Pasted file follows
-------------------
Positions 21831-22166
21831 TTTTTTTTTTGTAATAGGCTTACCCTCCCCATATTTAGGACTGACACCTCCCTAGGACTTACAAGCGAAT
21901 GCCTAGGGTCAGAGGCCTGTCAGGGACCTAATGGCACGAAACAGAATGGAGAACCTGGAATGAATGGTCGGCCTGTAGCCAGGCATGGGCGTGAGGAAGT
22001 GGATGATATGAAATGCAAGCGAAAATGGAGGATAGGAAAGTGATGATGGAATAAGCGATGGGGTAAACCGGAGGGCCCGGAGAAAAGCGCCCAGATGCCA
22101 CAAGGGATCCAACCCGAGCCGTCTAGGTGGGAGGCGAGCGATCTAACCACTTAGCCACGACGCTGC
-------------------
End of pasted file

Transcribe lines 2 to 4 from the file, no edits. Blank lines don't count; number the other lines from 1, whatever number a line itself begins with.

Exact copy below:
21831 TTTTTTTTTTGTAATAGGCTTACCCTCCCCATATTTAGGACTGACACCTCCCTAGGACTTACAAGCGAAT
21901 GCCTAGGGTCAGAGGCCTGTCAGGGACCTAATGGCACGAAACAGAATGGAGAACCTGGAATGAATGGTCGGCCTGTAGCCAGGCATGGGCGTGAGGAAGT
22001 GGATGATATGAAATGCAAGCGAAAATGGAGGATAGGAAAGTGATGATGGAATAAGCGATGGGGTAAACCGGAGGGCCCGGAGAAAAGCGCCCAGATGCCA